What are goals?
Google Analytics ‘goals’ allow you to measure specific actions that users carry out on your site. They can track events like a submitted enquiry form, a brochure download or a completed transaction. That’s why it’s important to set up sensible and comprehensive goals from the outset – only then will conversion rates be calculated and shown in Analytics reports.
Goals can be triggered by one, or a combination of activities that include page views, button presses and form submissions.
You can use up to 20 goals, grouped into four sets of five, within each Analytics profile – if you need to track more then you’ll need to add an additional profile to your account. But don’t worry: 20 is more than enough for most purposes.
Setting up page view goals
Goals are most commonly triggered by a page view. For example, a ‘thank you page’ view will indicate that a user has completed your contact form and been directed to the next stage.
So, how do you measure something like this in Analytics?
First of all, navigate to your list of website profiles and select ‘Edit’ next to the name of the website you are working on.
You’ll be taken to a screen on which all your available goals are listed.
Click on ‘Add goal’ and then give your goal a clear name – the easier it is to recognise in your reports, the better.
Next, select ‘URL Destination’ as the goal type. We will go on to look at the other options at the end of this post.
At this point you will be asked to enter a ‘match type’. You have three to choose from.
Head Match will match your goal URL to the leftmost part of the page URL – this means that dynamic addresses can be tracked. For example, where a unique identifier is used in the URL /thankyou.html?id=1234567 a goal would be triggered if the Match Type is set to ‘Head Match’ and the goal URL is set as /thankyou.html
Exact Match matches the goal URL only to the exact page URL that appears in your reports.
Regular Expression Match allows URLs that use the same regular expression to trigger the same goal. For example, you could ensure that dynamic URLs such as www.mysite.co.uk/?editpage=11567830 and www.mysite.co.uk/instock/?editpage=90385382 both triggered the same goal – both use the regular expression ‘editpage’.
Top Tip: if you need to test which goal URL to use, either because you have dynamic URLs or a number of pages that relate to the same goal, you can construct a RegEx expression in the Top Content report filter box (at the bottom of the Top Content Report page). This will show the page views that will trigger a goal using that expression. Simply copy and paste the expression into the Goal URL section and select “Regular Expression Match” as the match type.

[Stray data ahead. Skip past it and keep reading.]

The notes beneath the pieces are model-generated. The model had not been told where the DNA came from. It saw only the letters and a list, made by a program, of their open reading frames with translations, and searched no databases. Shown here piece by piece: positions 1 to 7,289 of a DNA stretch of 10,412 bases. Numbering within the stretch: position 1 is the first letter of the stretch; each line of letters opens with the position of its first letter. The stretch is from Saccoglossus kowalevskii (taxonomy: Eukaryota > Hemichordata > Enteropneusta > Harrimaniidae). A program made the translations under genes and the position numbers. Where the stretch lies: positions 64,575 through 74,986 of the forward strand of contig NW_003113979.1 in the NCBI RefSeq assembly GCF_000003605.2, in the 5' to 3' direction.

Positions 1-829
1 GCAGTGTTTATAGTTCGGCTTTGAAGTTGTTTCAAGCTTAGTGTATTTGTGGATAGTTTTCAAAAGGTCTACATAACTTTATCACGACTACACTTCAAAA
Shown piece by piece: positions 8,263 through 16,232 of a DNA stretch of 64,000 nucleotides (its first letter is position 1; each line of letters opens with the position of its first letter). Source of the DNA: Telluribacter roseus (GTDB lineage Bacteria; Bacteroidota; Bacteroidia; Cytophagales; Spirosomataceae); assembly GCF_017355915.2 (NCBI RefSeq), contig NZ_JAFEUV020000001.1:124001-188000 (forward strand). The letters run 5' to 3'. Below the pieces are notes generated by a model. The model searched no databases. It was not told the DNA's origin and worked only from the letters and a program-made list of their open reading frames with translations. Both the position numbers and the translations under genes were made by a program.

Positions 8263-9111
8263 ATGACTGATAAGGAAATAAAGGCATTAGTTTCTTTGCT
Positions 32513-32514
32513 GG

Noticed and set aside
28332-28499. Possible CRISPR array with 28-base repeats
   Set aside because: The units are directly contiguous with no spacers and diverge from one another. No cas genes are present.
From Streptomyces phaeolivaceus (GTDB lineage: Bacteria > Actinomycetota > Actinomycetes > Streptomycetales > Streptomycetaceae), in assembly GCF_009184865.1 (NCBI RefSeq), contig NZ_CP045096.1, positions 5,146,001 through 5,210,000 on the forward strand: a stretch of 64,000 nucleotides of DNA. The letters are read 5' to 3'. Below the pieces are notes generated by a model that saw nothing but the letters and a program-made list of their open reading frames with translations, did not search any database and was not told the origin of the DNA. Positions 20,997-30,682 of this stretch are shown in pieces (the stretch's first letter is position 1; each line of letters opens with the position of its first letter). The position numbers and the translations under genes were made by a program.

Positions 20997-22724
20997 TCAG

It is possible to assign a monetary value to a goal. If a completed goal has a commercial outcome, it can be assigned to the goal value. If you know you have an average online order value of £500, and you know that about 10% of enquiries result in a sale, you might assign £50 to your goal value.
It is worth noting that, whilst goal values give you an indication of how much your traffic is worth, the function is not as versatile as e-commerce tracking, which is covered later in this blog series. E-commerce tracking can attribute values and specific products to transactions, but there’s nothing to stop you using Goal Values as well.
Using additional steps and funnel visualisations
By including additional steps in the goal process, it is possible to monitor the whole process in a visual format. For example, you can gather statistics for every stage of a purchase – the number of people who add items to a basket, the number who go on to the checkout and the number who complete their purchases. You can add up to ten steps in these ‘funnels’.
In this way, you can see the points at which visitor drop-out is occurring and identify possible weaknesses in the funnel. If you can identify the pages that users are navigating to instead of the ones you want them to go to, it will help you optimise the buying process – and ultimately provide information that can help you to improve conversion rates.
The funnel visualisation:
Engagement based goals
In its most recent update, Google added the option to use different goal types instead of the standard ‘URL Destination’ goal.
You can now measure goals that rely on ‘time on site’ and ‘pages/visit’. These allow you to record goals when a certain threshold has been reached (either greater or less than the predetermined value) for a set time on site, or a number of pages per user visit.
Finally, once your goals are set up and they have collected data, you’ll see new statistics in your visitor, content and goal reports – allowing you to analyse goals within different segments of your Analytics data.
Thanks to goals, you are not only able to measure how effective your website is, but you can use the data you collect to refine the way it works. It’s just one part of what we call ‘marketing you can measure’.